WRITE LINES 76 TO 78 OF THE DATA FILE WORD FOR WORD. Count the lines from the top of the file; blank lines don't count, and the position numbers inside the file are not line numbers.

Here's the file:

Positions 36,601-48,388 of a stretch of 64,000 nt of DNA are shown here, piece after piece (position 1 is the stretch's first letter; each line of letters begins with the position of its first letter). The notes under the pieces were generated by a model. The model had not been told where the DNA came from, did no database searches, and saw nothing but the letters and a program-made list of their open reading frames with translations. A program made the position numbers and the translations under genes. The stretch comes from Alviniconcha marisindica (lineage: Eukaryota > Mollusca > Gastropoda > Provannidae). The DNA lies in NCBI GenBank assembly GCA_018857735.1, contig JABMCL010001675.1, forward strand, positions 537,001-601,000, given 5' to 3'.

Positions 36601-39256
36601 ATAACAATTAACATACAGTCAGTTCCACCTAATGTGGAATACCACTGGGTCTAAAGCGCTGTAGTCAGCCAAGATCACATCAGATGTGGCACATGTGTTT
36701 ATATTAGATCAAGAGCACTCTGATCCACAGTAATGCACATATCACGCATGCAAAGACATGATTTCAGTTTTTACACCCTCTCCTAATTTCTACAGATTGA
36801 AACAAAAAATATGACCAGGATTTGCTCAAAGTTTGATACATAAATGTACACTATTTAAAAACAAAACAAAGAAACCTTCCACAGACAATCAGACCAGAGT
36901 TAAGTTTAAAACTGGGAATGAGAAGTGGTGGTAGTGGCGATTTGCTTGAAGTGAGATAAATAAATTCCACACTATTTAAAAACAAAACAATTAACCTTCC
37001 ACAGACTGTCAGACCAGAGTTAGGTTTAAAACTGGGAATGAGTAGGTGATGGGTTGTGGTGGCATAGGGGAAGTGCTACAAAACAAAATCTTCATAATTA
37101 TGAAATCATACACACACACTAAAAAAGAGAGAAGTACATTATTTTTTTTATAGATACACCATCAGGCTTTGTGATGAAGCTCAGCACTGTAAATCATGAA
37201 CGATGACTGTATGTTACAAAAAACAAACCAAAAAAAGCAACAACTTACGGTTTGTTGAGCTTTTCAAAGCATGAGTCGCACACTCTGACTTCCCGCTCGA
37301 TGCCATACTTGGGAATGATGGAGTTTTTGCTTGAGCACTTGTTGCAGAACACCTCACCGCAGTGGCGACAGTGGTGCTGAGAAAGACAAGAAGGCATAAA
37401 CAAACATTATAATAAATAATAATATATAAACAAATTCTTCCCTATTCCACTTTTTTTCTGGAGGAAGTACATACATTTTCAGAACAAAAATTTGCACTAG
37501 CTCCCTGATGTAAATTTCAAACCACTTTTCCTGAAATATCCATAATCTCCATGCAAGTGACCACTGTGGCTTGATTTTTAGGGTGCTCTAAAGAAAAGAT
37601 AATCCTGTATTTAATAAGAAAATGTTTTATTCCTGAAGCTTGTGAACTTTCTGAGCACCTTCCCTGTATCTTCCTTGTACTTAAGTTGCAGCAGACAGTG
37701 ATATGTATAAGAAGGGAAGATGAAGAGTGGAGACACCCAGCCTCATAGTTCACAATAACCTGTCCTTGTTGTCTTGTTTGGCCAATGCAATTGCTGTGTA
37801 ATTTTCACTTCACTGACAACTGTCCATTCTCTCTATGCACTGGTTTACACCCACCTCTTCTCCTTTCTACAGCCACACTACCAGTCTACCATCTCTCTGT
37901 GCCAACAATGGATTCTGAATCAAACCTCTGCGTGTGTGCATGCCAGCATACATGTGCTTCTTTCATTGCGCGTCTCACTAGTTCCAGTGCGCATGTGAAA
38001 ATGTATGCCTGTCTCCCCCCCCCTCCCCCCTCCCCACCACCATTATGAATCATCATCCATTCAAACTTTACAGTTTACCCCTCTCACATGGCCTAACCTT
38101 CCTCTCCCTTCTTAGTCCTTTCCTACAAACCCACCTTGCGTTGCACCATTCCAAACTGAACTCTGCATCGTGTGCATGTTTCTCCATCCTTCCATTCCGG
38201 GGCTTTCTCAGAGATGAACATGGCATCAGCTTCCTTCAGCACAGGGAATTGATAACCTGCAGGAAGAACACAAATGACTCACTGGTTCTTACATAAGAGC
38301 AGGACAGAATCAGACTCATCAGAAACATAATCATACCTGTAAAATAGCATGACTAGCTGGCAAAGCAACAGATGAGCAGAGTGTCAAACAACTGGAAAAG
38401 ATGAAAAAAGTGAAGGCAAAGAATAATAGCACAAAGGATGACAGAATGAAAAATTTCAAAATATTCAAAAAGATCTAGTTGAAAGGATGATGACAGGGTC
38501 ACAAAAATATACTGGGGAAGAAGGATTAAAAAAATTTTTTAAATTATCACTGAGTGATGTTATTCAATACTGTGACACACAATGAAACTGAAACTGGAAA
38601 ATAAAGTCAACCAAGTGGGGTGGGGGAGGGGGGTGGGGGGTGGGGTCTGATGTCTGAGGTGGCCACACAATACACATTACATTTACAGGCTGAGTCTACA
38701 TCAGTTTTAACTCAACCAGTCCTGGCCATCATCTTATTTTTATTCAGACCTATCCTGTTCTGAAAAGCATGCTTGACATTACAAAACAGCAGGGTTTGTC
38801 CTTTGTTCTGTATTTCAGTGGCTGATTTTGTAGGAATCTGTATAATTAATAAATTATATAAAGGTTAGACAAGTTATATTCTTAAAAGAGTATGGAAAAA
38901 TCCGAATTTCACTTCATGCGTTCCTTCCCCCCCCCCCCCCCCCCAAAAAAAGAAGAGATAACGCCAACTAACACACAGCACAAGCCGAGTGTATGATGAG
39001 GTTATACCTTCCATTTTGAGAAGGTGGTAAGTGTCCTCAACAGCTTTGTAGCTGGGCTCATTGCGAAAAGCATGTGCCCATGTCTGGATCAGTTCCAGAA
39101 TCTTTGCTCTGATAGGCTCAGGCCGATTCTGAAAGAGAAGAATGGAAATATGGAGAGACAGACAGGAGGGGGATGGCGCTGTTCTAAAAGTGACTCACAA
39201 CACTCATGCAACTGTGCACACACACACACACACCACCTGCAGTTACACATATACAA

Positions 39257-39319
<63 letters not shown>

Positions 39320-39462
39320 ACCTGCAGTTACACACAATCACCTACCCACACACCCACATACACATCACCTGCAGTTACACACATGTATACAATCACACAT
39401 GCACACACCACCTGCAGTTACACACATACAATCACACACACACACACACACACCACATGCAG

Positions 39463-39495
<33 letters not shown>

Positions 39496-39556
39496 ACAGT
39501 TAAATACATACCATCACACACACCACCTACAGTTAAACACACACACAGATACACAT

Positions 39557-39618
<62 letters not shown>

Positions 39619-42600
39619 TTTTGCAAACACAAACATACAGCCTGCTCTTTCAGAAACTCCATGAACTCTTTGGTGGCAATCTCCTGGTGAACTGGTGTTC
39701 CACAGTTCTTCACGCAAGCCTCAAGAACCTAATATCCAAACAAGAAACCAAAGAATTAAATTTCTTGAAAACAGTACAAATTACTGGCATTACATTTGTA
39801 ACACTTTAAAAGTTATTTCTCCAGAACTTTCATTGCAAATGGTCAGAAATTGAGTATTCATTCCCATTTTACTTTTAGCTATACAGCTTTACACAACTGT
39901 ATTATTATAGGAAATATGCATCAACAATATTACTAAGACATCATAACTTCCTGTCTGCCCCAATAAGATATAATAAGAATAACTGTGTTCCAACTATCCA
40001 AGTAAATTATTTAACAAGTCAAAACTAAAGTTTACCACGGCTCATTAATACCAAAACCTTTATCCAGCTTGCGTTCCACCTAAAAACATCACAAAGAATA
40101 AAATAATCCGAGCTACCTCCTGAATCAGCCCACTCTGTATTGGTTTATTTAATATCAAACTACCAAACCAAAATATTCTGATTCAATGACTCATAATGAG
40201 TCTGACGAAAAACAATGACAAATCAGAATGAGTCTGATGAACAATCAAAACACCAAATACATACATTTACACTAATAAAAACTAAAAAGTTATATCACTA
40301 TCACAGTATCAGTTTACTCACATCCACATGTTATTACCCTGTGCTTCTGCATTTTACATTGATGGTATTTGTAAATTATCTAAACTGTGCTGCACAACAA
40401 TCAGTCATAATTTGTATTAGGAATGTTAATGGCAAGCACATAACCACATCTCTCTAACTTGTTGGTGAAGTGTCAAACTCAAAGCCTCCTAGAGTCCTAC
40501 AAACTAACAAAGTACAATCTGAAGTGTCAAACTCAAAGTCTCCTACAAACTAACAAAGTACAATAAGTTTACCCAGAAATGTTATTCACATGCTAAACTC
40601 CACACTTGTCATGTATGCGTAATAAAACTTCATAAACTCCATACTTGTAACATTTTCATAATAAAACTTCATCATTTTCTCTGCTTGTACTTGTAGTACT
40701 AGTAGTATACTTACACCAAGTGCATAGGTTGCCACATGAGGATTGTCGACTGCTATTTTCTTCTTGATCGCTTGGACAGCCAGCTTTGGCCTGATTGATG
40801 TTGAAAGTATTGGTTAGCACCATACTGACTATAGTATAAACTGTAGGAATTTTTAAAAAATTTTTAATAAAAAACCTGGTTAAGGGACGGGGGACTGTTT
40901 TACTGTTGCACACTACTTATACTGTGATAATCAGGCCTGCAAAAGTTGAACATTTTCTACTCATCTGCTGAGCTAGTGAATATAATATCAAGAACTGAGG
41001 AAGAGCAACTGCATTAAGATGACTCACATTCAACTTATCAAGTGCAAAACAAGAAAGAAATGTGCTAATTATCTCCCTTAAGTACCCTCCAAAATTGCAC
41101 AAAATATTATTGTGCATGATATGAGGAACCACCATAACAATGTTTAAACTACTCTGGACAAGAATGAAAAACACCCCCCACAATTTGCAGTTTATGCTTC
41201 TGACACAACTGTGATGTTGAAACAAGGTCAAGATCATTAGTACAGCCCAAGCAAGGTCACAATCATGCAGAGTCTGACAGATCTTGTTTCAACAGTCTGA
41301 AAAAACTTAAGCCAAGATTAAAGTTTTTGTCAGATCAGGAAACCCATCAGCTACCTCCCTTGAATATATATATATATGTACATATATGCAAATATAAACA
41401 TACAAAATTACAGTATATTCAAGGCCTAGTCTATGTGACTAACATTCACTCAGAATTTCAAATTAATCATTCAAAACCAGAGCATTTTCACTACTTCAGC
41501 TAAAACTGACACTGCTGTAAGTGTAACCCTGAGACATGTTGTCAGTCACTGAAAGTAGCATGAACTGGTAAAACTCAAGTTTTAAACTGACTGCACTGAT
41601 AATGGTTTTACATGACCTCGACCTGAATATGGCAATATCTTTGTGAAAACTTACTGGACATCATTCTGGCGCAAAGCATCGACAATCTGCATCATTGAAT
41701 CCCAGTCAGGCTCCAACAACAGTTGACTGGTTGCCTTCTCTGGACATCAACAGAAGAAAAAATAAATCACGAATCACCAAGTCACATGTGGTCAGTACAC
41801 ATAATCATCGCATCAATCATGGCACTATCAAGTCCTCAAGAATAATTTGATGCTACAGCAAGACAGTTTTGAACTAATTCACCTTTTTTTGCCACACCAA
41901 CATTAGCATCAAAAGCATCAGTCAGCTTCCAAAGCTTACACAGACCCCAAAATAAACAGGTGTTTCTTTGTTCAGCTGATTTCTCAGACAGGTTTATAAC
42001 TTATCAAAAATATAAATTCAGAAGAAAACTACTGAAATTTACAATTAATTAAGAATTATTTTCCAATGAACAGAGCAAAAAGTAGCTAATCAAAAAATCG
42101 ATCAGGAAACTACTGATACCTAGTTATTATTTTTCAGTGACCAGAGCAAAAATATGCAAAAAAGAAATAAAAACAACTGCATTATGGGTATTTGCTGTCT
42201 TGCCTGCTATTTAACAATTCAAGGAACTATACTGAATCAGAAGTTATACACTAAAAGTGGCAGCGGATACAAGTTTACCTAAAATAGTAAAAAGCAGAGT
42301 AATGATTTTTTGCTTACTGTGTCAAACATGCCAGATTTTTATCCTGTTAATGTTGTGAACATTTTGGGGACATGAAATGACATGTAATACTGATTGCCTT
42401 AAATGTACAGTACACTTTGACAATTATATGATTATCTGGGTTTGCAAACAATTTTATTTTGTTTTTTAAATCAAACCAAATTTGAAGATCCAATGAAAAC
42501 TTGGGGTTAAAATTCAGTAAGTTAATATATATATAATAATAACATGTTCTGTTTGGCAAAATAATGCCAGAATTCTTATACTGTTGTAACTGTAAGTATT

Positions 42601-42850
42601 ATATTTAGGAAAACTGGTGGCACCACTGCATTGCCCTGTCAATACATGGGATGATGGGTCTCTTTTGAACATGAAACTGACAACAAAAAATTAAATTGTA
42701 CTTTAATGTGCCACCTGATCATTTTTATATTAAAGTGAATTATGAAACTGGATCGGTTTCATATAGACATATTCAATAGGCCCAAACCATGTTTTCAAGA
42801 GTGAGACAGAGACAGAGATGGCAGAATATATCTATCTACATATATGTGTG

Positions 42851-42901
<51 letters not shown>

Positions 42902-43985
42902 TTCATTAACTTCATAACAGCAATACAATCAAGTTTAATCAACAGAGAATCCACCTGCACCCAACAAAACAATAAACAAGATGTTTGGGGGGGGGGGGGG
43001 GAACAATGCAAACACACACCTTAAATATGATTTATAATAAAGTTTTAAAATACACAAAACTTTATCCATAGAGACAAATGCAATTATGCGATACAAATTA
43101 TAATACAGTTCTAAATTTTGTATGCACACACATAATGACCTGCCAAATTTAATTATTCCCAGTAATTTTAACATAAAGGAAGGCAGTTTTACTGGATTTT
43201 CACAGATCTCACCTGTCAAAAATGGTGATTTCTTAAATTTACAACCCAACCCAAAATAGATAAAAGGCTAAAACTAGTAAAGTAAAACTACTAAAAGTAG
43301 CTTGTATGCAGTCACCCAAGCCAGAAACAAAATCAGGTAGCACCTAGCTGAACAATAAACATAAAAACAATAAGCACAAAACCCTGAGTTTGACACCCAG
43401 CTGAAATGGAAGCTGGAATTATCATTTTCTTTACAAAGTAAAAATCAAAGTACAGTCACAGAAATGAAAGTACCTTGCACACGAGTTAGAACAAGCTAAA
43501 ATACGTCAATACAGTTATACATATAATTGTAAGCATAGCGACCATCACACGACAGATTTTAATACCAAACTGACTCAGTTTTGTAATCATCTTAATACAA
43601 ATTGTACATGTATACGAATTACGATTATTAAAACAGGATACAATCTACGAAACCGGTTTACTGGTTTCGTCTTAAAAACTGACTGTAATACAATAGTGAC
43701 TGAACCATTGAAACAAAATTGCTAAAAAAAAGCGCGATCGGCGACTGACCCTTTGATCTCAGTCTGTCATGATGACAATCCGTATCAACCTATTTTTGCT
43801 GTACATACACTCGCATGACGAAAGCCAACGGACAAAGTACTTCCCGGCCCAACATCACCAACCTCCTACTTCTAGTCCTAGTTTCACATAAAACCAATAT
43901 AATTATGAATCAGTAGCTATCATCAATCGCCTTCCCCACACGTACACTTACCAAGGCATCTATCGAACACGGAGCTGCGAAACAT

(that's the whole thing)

42801 GTGAGACAGAGACAGAGATGGCAGAATATATCTATCTACATATATGTGTG

Positions 42851-42901
<51 letters not shown>